Some Basic Questions On Hinduism

DC Nath SmallPresident of Patriots Forum, D.C. Nath was superannuated in January, 1995, as the Special Director, Intelligence Bureau, D.C. Nath (IPS-1960) was associated with the International Institute of Security and Safety Management (IISSM), headquartered in New Delhi, for over 14 years, first as the Executive President & CEO and then as the President & Director General, between February, 1997 and March, 2011. The author of a highly acclaimed book, Intelligence Imperatives for India, Mr. Nath earned high plaudits from all around for two of his very significant presentations on: “Revisiting the Future of India” (2005, London) and “Lessons from India for the War On Terrorism” (2007, USA). He is the only one in the field, combining the experiences of a police officer with specialization in intelligence and strategic analysis and an industrial security expert par excellence. More Bio on D. C. Nath…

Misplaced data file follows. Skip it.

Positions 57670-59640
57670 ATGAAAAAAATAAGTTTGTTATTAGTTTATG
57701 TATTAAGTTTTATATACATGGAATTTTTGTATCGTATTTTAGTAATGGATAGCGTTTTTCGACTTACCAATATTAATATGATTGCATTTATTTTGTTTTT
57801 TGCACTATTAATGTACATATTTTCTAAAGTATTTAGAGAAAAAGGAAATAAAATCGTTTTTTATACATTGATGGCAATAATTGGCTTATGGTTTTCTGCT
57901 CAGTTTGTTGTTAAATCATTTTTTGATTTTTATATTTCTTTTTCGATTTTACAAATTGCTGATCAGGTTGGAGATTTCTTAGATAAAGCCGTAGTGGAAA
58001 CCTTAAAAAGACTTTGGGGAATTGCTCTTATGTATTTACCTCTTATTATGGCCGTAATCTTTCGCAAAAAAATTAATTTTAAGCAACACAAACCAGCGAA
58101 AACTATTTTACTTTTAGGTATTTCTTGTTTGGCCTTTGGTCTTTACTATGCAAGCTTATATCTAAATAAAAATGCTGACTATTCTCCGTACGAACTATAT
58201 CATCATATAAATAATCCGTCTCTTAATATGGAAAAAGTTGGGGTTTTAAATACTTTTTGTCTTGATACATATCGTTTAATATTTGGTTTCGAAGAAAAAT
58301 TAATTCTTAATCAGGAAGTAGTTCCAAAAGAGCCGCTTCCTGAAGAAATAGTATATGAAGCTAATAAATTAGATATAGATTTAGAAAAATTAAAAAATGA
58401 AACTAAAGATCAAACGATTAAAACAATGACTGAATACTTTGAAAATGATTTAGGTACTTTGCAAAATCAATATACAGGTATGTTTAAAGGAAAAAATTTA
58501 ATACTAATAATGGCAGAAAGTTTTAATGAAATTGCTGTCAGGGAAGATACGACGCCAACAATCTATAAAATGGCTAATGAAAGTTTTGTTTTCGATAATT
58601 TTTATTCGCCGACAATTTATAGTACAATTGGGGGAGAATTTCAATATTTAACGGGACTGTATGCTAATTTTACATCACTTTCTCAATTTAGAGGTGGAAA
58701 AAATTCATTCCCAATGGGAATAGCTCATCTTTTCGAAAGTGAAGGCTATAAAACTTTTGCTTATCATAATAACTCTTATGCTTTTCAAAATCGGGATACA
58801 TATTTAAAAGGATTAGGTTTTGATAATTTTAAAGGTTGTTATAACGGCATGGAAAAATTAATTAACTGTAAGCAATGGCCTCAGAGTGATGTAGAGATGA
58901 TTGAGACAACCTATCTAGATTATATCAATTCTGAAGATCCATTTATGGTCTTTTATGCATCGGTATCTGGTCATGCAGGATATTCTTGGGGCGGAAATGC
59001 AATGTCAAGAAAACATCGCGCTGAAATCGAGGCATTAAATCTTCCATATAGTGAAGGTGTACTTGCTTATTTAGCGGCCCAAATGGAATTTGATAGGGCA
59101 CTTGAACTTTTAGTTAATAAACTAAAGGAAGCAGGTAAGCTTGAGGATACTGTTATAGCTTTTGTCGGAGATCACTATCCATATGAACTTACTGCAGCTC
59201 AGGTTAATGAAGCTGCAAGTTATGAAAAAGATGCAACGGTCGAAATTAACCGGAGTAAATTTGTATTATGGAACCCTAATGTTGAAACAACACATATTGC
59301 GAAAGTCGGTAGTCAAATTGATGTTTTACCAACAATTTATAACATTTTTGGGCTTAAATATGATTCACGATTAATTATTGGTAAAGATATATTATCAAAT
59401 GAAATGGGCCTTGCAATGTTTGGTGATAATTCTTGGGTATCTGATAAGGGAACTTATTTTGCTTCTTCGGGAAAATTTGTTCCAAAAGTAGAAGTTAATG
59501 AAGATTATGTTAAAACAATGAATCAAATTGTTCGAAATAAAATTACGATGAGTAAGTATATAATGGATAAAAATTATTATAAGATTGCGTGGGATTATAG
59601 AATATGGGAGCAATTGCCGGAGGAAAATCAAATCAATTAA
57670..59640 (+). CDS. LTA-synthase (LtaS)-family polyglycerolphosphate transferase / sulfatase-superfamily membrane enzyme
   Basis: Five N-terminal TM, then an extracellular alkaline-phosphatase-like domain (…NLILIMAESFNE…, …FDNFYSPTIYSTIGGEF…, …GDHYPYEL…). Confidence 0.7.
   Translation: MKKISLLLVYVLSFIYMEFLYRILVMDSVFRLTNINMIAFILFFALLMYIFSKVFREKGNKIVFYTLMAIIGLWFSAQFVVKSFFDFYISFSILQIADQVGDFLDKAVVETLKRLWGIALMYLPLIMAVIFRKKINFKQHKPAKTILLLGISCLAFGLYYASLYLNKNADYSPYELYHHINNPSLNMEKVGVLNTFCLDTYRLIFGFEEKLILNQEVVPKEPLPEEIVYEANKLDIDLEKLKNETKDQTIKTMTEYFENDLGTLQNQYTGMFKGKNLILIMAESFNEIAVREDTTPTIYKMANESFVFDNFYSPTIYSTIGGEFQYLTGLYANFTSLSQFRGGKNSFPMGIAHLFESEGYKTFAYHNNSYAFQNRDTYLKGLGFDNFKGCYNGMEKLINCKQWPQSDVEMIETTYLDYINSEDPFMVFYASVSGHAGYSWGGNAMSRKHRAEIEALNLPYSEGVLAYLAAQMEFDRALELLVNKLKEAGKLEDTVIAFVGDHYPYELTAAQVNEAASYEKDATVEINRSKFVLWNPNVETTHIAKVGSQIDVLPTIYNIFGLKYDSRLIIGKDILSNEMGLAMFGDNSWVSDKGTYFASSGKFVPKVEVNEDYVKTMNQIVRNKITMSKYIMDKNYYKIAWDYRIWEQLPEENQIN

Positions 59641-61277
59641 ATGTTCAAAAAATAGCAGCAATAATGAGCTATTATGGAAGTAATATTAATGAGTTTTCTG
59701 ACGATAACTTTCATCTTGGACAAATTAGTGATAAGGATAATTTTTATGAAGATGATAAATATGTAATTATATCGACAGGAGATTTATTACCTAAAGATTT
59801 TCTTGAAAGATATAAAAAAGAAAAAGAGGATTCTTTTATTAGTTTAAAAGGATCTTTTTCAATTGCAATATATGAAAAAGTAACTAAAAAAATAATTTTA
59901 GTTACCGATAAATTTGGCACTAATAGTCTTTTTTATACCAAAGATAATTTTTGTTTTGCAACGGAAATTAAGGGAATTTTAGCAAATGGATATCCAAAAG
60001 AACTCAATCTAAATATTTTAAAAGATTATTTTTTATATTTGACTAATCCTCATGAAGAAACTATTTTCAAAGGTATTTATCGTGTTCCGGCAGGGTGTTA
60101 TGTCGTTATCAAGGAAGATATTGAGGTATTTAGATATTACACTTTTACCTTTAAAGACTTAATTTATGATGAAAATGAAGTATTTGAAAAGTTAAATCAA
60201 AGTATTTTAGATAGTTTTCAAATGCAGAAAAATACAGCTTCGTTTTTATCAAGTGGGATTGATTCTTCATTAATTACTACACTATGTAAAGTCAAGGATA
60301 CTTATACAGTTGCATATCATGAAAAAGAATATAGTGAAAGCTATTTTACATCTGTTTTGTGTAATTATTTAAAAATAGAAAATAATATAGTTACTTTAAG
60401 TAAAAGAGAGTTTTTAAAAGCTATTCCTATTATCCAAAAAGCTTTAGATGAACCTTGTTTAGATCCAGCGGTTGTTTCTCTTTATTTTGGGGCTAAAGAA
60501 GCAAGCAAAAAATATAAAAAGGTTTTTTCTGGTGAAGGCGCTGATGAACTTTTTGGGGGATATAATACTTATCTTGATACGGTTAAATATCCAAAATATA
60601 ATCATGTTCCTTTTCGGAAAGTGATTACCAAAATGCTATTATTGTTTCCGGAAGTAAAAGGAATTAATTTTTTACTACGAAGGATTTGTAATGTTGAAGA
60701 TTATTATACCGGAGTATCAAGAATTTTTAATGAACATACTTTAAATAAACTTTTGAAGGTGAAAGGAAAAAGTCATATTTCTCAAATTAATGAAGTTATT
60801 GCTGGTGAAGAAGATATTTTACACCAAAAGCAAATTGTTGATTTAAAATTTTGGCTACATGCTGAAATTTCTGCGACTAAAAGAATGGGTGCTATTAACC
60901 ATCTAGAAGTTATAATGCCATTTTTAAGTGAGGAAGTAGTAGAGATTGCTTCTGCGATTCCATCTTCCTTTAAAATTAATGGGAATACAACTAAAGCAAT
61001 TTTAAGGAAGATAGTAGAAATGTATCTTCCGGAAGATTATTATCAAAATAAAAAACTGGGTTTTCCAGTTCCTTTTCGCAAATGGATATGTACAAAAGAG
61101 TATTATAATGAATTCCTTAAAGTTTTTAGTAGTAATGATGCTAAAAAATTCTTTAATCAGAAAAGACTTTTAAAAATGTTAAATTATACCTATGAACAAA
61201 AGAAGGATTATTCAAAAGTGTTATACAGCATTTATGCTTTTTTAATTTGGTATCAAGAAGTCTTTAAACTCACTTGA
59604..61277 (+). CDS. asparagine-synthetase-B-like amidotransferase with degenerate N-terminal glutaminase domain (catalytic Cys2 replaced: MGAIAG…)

April 27, 2015

Dear Friends,


Subject: Some Basic Questions On Hinduism


Though we are no where being scholars, we have from time to time ventured to treading in this field. We had in the recent past read an excellent write-up, more or less made-to-order, from a scholar in the US—courtesy American Hindu Association. She had been requested to list out 10 things she wished people to know about Hinduism. The relevant linkage is:


We propose taking out 5 out of these for your immediate attention These are: